At its heart the Legend of Zelda has always been a rather solitary experience. Although each game in the series has gradually offered denser and more detailed worlds, there was still a general feeling of loneliness. The player’s only acquaintances were, by and large, forgettable NPCs and helpful/irritating fairy companions. This has, however, always been part of the charm, at least for me, of the series.
Link’s world never quite provides the horrifying spectacle and bleakness of Dark Souls
but it is, by and large, a lonely and self-absorbing experience of dungeon exploration and occasional overworld relief. As a player, through the acquisition of items we tame the world and make it our plaything in a way that is never quite possible in, say for example, Blight Town. But we do it alone, with the defeat of each puzzle confirming our mastery of the world.
Nintendo has experimented with multiplayer Zelda before, most notably with Four Swords Adventures
on the the GameCube back in 2003. Tri Force Heroes
follows a similar template to the Four Swords
series, but with a reduction of the number of heroes that are playable from four to three. As with Four Swords
, the aim of the game is for the player, along with two other friends, to work together to solve environmental puzzles and battle enemies.
By comparison to other Nintendo properties, the Zelda
series has always been driven by at least an attempt at a story. These have ranged in scope but have always veered towards the ‘epic.’ In this regard Tri Force Heroes
is rather different.
Set in the world of ‘Hytopia,’ the King’s Daughter, named Princess Styla, is predictably having a bit of trouble with a witch who is jealous of her keen fashion sense. The witch has cursed Styla to wear a brown jumpsuit, causing her to hide away in embarrassment. Fear of the witch has spread across the kingdom and the fashionable country is on the brink as people avoid wearing attractive clothing for fear of angering the witch.
The clothing aspect is a key part of the game as Link can buy costumes that will enhance his abilities in the ‘drablands,’ the mission areas. During missions the player finds objects such as Zora scales and Tektite shells that they can then exchange, in combination with some rupees, for new costumes that grant abilities. So, for example, a Zora costume provides greater manoeuvrability in water whilst the Goron suit provides immunity to fire. The collection of suits provides the opportunity for a great deal of repeated play as missions do not always guarantee the drop that the player needs to acquire the material for a costume.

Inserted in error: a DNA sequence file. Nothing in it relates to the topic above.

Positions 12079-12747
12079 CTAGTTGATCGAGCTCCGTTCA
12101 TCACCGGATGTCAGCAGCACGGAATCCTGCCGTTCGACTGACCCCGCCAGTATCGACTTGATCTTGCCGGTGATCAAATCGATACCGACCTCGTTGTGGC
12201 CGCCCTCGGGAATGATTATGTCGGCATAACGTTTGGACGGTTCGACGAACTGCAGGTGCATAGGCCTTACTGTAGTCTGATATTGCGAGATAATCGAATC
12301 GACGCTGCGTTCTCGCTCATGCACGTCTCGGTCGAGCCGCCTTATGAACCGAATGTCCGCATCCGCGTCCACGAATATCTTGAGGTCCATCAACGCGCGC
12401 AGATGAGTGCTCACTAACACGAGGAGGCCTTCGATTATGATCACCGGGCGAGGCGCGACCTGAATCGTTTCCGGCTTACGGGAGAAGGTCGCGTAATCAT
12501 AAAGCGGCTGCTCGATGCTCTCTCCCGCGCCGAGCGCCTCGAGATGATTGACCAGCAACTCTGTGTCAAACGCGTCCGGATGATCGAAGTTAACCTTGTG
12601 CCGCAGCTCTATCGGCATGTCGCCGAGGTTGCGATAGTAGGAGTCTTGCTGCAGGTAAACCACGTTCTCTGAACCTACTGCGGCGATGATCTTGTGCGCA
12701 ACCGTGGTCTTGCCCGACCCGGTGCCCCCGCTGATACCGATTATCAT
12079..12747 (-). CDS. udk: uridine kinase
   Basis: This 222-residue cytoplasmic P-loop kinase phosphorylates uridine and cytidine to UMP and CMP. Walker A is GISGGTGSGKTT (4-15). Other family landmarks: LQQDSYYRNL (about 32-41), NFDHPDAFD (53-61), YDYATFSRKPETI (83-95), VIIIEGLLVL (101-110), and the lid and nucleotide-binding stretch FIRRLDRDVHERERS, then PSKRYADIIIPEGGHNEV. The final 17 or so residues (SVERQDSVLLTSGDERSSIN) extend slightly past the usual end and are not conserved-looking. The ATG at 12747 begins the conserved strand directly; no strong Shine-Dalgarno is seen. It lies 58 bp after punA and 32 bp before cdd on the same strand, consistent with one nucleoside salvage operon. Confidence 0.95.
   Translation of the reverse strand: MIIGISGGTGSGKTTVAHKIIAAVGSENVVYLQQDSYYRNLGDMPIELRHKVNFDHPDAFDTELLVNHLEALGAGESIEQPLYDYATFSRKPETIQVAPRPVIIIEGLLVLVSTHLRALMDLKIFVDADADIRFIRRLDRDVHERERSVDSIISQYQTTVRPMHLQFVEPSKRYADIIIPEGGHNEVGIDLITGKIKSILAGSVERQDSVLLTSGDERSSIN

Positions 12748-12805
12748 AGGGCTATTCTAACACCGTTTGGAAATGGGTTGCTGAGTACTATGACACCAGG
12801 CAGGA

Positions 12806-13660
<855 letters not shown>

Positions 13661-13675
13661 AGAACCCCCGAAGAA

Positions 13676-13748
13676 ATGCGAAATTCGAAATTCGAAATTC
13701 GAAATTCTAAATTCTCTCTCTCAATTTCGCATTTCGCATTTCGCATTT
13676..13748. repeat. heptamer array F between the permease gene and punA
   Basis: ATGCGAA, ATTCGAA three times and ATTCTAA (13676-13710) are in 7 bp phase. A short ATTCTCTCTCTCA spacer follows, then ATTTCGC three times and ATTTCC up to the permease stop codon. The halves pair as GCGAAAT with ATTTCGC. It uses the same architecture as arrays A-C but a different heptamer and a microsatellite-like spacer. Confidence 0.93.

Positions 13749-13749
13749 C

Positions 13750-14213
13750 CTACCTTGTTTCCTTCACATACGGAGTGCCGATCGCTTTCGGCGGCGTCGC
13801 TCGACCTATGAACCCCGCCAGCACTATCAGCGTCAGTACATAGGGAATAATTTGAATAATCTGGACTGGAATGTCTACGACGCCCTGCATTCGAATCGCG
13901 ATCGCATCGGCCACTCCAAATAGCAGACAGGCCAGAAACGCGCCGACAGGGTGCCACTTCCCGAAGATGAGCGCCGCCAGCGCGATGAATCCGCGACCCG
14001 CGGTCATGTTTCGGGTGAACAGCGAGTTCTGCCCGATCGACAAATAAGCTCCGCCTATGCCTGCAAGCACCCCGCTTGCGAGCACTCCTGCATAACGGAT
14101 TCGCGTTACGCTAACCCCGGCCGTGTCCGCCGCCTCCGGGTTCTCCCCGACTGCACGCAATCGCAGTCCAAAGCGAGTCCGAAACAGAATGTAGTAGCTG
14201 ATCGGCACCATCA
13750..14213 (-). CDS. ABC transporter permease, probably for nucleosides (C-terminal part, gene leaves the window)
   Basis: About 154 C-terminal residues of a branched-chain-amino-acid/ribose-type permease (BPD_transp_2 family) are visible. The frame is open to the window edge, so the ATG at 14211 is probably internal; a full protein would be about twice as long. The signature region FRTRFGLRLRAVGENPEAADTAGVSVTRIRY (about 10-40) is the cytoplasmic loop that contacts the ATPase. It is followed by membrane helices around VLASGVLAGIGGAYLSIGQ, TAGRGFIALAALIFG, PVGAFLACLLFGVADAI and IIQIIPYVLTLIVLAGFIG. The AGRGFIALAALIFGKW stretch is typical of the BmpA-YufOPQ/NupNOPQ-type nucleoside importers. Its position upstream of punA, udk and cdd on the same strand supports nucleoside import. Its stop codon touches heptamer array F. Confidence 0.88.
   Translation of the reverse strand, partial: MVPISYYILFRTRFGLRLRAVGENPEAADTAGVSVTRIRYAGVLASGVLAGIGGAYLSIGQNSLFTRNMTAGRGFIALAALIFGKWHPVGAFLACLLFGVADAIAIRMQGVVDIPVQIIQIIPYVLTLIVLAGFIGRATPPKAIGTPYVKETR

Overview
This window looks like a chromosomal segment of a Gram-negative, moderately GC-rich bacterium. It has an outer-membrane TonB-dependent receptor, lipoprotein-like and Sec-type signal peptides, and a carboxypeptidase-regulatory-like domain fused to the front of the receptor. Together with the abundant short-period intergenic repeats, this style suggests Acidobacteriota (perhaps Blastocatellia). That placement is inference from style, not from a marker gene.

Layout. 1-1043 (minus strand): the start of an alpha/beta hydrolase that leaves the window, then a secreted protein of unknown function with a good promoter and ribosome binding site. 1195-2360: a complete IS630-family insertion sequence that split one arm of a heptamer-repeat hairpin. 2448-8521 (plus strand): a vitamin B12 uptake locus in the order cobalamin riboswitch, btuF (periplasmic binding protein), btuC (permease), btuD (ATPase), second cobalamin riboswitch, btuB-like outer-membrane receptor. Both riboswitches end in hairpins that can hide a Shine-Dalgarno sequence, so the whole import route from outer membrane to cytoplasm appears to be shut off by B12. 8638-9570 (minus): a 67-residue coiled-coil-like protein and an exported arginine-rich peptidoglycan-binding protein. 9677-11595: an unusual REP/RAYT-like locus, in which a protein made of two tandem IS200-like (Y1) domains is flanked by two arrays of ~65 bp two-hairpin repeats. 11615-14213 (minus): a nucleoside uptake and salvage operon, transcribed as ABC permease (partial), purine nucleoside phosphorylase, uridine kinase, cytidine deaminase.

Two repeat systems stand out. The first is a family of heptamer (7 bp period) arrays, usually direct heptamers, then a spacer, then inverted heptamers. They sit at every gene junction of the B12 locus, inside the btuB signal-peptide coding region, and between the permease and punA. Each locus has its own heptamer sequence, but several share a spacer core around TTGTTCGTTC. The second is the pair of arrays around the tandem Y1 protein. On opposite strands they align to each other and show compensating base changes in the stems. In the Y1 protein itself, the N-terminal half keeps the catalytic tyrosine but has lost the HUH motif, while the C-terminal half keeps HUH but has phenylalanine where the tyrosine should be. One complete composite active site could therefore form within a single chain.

After choosing a suitable costume, Link then journeys to the castle to begin his adventures in the ‘Drablands.’ Mission areas are divided into eight regions with four missions inside each. The fourth mission usually culminates in a boss battle which then unlocks further challenges for each area.
The areas have the usual themes: woodlands, ice caverns, volcanoes, a desert. Anyone who has played the excellent Link Between Worlds
will feel instantly comfortable in the world of Tri Force Heroes
. It shares a similar visual style and play mechanics with one key exception, the ‘totem.’
Puzzles in Tri Force Heroes
are generally designed so that players must cooperate to solve them, often by forming the ‘totem.’ This is a move whereby players jump on each other’s backs to gain height so they can use items to attack enemies, activate switches or to get to hard-to-reach areas. Only the player at the bottom of the totem is able to move all three players, whilst the one at the top is able to attack enemies or use items. Puzzles are designed so that the only way to progress is through cooperation as it is impossible to go it alone, which brings me to the multiplayer.